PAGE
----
Agilent Technologies

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Agilent Technologies, Inc.
Traded as
  • Healthcare equipment and services
Founded 1999 (spun off from HP)
Founder Bill Hewlett, David Packard (from HP)
Headquarters Santa Clara, California,
United States
Area served
Key people
Products Instruments, software, services and consumables for laboratory use
Revenue IncreaseUS$4.2 billion (2016)[1]
IncreaseUS$615 million (2016)[2]
IncreaseUS$462 million (2016)[3]
Total assets IncreaseUS$7.8 billion (2016)[4]
Total equity IncreaseUS$4.2 billion (2016)[5]
Number of employees
12,500 (October 2016)[6]
  • Agilent CrossLab Group
  • Diagnostics & Genomics Group
  • Life Sciences & Applied Markets Group

Agilent Technologies is an American public research, development and manufacturing company established in 1999 as a spin-off from Hewlett-Packard. The resulting IPO of Agilent stock was the largest in the history of Silicon Valley at the time.[7][8]

The company provides analytical instruments, software, services and consumables for the entire laboratory workflow.[9] Agilent focuses its products and services on six markets: food, environmental and forensics, pharmaceutical, diagnostics, chemical and energy, and research. From 1999 to 2014 the company also produced test and measurement equipment, this division was spun out to form Keysight.


Based on 2003 information, Agilent maintained four locations in the San Francisco Bay area: San Jose, Santa Clara, Santa Rosa and Rohnert Park.[10] Santa Clara is an R&D site,[10] containing the Agilent Research Laboratories group.[citation needed] Based on 2006 information, Agilent maintained seven sites in China: an office in Beijing, and branches in Shanghai, Chengdu, Guangzhou, Shenyang, Shenzhen and Xi'an.[11]

Products and services[edit]

Agilent serves analytical laboratories and the clinical and routine diagnostics markets with a full suite of technology platforms and solutions. These include:[12]

Agilent also provides the lab management services and chemistries and supplies needed to operate and optimize the science and economics of the lab:[12]

For a complete listing of Agilent products and services, see products & services, Agilent CrossLab and solutions.


Agilent Technologies headquarters lobby in Santa Clara, California

Agilent Technologies was created in 1999 by the spin-off of Hewlett-Packard's (HP's) "Medical Products and Instrument Group",[13] including instrumentation and chemical analysis, electronic component and medical equipment product lines.[14][note 1] The split was predicated on the difficulty of growing HP's revenue stream and on the competitive vigor of smaller, more agile competitors.[15] The company's launch slogan was "Innovating the HP Way", which capitalized on the strong HP corporate culture.[15] The starburst logo was selected to reflect "a burst of insight" (or "spark of insight")[16] and the name "Agilent" aimed to invoke the notion of agility as a trait of the new firm.[15] The Agilent spin-off was accompanied by an initial public offering which raised US$2,100,000,000, setting a record at the time.[7]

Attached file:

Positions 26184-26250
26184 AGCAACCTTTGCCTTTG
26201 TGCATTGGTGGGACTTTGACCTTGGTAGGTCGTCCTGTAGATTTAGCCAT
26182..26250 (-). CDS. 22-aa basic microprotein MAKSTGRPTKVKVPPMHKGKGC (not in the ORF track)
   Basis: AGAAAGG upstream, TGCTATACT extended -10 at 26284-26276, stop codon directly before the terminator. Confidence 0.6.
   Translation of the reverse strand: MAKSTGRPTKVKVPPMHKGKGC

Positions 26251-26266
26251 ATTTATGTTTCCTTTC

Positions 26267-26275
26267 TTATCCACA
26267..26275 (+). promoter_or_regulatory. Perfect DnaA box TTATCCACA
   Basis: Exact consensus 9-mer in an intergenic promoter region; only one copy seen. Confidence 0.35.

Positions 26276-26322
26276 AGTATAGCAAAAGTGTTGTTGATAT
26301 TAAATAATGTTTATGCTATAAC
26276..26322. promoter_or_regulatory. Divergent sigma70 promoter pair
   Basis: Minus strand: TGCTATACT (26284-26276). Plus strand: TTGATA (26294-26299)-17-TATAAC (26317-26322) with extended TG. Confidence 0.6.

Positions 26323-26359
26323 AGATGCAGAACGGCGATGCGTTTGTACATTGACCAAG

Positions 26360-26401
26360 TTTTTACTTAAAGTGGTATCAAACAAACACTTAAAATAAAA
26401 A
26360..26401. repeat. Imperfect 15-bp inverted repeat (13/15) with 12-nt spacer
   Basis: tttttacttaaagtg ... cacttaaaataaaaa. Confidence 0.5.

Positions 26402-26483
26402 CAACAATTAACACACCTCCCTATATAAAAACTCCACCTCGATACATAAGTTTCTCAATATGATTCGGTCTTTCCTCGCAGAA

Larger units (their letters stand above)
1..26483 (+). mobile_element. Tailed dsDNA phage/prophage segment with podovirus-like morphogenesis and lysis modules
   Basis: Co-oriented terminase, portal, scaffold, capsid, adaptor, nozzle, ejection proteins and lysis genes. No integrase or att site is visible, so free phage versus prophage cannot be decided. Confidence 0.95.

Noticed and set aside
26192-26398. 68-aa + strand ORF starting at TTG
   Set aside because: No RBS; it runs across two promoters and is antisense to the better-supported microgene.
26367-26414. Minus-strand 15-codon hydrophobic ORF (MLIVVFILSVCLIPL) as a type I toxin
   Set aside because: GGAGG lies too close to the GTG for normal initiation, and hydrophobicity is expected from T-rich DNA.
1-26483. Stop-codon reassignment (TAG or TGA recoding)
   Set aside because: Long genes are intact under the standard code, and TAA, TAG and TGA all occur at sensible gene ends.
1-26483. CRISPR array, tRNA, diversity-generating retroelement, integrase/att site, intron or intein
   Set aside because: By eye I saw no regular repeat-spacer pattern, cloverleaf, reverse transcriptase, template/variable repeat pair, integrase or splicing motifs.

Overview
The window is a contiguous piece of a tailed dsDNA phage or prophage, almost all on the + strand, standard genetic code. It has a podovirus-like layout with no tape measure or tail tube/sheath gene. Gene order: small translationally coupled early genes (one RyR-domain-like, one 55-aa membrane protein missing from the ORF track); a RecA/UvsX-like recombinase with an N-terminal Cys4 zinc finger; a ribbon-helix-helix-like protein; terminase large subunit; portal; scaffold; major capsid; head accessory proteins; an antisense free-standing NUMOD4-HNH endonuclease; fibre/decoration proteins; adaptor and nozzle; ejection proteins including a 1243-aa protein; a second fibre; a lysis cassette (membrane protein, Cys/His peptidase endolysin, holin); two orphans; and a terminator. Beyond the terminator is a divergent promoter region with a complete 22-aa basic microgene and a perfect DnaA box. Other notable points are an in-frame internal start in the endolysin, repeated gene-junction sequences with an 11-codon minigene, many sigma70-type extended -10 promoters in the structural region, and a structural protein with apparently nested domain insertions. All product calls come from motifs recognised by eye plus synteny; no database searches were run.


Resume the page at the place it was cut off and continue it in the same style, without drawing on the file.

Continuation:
In the early 2000s, "economic uncertainty" depressed demand for Agilent's products,[17] including slow sales of health care products to hospitals in the United States, which accounted for 60% of the company's revenue at the time.[13] The downturn also struck sales in the communications and semiconductor markets, where orders amounting to US$500,000,000 were canceled by buyers.[18] These poor economic conditions prompted large reductions in force; from a headcount in 1999 of 35,000, which had risen to 48,000 by May 2001,[18] it had by early 2003 cut 18,500 positions.[17] In 2001, in midst of this downsizing, Agilent sold its health care and medical products organization to Philips Medical Systems,[19] and was noted as having a valuation of about US$11,000,000,000.[20] HP Medical Products had been the second oldest part of Hewlett-Packard, acquired in the 1950s.[citation needed]

In August 2005, Agilent announced the sale of its semiconductor business, which produced chips for a wide range of consumer and industrial uses, to Kohlberg Kravis Roberts and Silver Lake Partners for US$2,660,000,000.[7] This move was part of a broad effort to concentrate "on the test-and-measurement business at its historic core," and would entail termination of about 1,300 of the company's 28,000 employees.[7] The group operated as a private company, Avago Technologies, until August 2009, when it was brought public in an IPO. After purchasing Broadcom Corporation in 2016, Avago changed its name to Broadcom Limited.